The Independent reported on 25 May 2015 that the Labour Party parliamentary party will this week debate proposals to introduce new restrictions on the development of wind turbines close to people’s homes. Apparently Labour TDs and senators are demanding changes in “set-back distances” and the introduction of a cap on the size of turbines.
“Environment Minister Alan Kelly is understood to be considering plans to increase the distance required between homes and turbines from 500m to 700m.”
There are two things very wrong with this statement. Firstly, 200 extra metres will not make any difference at all to the nearby residents’ health and quality of life. Secondly, the debate on setback distances conveniently avoids the more important debate as to whether we need wind farms at all, given the dramatic over-supply of these monsters already, and the undue emphasis placed on wind-energy to the detriment of other renewable energy sources. Minister Kelly, enough of this nonsense. When the 2006 Guidelines were published, recommending a setback distance of 500m, wind turbine heights were on average 54m tall. The turbines being used in Ireland are at least 3.5 times as high, some 185m tall. This graphic from Harvard University shows how wind turbines have grown over the years. That graphic is now five years out of date, with industrial turbines growing even larger in the interim period – the maximum height shown here of 100m has almost doubled in the last five years. Accordingly, at the moment even if we were to use the completely inadequate 2006 guidelines, we should be talking about a minimum set-back distance of 1.5 km to obviate the health dangers of noise. The proposed 700 m is still less than half this minimum distance. When taking into account the flicker effect, a minimum set-back distance of 3.00 km would have been reasonable in 2006 with a 100m turbine.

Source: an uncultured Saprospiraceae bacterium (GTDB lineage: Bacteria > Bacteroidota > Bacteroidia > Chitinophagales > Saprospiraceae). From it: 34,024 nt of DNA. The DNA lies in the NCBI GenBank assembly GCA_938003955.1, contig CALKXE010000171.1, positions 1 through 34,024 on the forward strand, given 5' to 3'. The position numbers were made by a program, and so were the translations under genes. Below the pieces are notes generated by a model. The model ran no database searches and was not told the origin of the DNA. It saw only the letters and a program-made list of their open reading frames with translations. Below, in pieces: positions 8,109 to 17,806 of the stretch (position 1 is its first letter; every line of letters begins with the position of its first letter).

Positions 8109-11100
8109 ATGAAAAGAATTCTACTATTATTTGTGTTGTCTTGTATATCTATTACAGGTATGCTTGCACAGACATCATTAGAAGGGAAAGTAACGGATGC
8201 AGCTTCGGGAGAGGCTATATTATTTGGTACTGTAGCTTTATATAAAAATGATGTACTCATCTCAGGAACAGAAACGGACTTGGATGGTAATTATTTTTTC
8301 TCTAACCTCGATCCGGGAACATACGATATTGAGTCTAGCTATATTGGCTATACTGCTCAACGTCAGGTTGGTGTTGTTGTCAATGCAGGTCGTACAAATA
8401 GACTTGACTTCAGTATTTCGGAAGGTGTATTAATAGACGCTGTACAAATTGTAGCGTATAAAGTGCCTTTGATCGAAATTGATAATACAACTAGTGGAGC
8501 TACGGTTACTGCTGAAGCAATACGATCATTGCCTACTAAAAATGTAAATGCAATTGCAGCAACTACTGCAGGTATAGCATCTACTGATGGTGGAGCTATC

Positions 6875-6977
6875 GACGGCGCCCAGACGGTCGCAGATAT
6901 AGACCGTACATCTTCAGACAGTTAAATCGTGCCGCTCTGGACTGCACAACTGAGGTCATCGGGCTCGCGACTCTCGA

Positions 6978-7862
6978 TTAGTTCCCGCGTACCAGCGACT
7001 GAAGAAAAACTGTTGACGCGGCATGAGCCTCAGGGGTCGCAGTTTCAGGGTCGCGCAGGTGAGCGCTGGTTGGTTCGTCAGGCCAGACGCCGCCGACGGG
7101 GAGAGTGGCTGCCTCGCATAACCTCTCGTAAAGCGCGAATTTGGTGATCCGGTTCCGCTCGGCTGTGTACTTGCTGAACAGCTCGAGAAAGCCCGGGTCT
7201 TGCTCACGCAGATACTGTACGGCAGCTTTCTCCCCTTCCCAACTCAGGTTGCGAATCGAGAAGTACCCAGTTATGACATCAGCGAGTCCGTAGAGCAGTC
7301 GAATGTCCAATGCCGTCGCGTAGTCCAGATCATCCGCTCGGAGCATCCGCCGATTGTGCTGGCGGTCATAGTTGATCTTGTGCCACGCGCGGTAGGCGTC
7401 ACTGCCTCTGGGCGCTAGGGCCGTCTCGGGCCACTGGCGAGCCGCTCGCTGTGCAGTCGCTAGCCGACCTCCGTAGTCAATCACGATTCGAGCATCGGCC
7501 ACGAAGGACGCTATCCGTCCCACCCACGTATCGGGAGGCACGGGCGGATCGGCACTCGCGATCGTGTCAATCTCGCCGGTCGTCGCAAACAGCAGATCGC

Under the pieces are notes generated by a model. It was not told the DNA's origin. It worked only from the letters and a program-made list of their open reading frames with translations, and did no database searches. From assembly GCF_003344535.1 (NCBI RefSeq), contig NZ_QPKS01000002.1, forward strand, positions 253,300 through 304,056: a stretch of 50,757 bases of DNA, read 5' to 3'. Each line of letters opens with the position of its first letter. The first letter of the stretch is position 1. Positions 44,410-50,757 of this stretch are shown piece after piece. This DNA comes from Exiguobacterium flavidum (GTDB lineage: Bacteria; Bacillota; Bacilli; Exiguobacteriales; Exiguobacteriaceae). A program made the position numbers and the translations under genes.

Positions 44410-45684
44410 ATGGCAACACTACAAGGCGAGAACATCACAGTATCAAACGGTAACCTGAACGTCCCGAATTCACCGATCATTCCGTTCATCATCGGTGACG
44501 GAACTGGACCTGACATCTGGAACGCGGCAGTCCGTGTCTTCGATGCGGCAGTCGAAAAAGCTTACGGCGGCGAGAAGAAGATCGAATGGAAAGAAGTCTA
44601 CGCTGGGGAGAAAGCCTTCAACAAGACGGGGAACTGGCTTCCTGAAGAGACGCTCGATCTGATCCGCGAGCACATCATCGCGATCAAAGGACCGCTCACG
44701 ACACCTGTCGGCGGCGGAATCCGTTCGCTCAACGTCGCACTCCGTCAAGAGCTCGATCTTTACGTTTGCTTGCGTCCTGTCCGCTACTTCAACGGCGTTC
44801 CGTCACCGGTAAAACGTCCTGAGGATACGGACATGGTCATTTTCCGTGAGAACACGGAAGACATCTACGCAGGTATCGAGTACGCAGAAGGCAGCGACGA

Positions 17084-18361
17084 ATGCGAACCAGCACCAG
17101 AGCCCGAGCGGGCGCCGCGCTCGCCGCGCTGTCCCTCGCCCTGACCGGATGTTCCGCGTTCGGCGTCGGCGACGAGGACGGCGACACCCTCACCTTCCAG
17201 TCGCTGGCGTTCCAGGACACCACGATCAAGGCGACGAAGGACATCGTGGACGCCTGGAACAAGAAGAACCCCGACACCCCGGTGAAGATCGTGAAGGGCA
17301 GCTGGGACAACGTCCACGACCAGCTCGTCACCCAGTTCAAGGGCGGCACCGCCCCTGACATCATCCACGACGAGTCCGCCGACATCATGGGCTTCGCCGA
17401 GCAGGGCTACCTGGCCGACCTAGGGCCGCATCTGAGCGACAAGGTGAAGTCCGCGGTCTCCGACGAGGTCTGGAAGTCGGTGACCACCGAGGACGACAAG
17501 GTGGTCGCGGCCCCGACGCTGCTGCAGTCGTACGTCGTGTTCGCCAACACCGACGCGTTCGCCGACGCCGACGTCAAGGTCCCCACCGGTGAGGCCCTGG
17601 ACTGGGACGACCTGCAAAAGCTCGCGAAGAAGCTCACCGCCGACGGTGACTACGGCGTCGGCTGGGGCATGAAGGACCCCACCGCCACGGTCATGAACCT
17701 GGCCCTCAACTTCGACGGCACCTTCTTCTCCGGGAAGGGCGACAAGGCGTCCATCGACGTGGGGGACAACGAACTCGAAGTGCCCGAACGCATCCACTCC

This is a more recent diagram by the UK Authority. As you can see, their predictions have already been outstripped, as we have turbines of over 185m in 2015 being planned for the Irish midlands. When one considers how wind turbines are continuously increasing in size and power, it might be prudent to talk about a distance of 5.00 km? Given how long it takes to amend these guidelines, perhaps we should plan for the future? Or an even better idea, why not stop building them?
The Labour Party wonders why it has zero-credibility with the Irish public. When they pull stunts like this, I am surprised at their surprise.